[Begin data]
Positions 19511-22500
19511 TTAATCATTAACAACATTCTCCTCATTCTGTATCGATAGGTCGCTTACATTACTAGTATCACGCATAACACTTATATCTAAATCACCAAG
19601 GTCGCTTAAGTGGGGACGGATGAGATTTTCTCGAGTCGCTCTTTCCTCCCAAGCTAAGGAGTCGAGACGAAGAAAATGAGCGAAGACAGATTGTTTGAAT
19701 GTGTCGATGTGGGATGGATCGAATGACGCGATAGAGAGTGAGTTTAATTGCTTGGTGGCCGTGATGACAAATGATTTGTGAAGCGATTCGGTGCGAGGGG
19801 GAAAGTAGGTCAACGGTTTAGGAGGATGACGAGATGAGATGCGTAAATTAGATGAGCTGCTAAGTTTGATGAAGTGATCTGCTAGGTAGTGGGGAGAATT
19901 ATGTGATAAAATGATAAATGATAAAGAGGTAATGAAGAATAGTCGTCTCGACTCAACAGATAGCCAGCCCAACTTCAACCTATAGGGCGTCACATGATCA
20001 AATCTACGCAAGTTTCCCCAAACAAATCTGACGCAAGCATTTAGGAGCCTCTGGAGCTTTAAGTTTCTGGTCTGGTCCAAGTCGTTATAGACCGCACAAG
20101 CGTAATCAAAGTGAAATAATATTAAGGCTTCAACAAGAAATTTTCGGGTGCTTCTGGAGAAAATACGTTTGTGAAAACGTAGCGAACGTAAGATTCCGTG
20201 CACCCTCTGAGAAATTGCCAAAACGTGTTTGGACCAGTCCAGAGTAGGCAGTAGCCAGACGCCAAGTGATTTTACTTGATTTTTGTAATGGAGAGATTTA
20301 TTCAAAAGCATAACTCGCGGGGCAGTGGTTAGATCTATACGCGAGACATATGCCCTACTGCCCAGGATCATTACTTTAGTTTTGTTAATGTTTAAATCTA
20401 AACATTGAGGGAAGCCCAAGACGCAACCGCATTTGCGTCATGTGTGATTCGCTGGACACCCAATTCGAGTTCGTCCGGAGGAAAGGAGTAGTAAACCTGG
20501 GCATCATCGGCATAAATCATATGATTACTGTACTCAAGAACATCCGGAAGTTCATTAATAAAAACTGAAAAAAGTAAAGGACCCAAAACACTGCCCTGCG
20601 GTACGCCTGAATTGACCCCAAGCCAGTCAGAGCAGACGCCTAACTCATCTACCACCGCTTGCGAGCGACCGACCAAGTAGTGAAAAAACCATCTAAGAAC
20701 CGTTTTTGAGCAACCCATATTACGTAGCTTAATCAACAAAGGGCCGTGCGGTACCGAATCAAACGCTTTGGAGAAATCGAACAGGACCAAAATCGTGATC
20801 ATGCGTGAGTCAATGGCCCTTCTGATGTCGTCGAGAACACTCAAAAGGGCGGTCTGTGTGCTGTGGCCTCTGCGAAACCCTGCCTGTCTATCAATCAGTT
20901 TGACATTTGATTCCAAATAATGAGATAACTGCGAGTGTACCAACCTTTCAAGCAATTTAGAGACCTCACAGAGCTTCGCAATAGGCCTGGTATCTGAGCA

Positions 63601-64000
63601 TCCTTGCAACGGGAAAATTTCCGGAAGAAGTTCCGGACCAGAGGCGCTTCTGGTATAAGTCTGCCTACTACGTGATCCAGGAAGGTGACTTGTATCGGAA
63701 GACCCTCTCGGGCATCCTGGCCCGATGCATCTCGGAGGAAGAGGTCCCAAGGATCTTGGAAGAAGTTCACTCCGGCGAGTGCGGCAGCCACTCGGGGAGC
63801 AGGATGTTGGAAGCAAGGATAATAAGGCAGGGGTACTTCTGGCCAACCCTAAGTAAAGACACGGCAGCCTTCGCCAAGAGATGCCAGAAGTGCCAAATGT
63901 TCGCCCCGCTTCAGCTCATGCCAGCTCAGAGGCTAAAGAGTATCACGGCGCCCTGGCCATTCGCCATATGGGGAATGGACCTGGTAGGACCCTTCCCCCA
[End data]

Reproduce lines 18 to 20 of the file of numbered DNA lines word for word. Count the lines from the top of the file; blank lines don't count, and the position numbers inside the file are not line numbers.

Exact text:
63601 TCCTTGCAACGGGAAAATTTCCGGAAGAAGTTCCGGACCAGAGGCGCTTCTGGTATAAGTCTGCCTACTACGTGATCCAGGAAGGTGACTTGTATCGGAA
63701 GACCCTCTCGGGCATCCTGGCCCGATGCATCTCGGAGGAAGAGGTCCCAAGGATCTTGGAAGAAGTTCACTCCGGCGAGTGCGGCAGCCACTCGGGGAGC
63801 AGGATGTTGGAAGCAAGGATAATAAGGCAGGGGTACTTCTGGCCAACCCTAAGTAAAGACACGGCAGCCTTCGCCAAGAGATGCCAGAAGTGCCAAATGT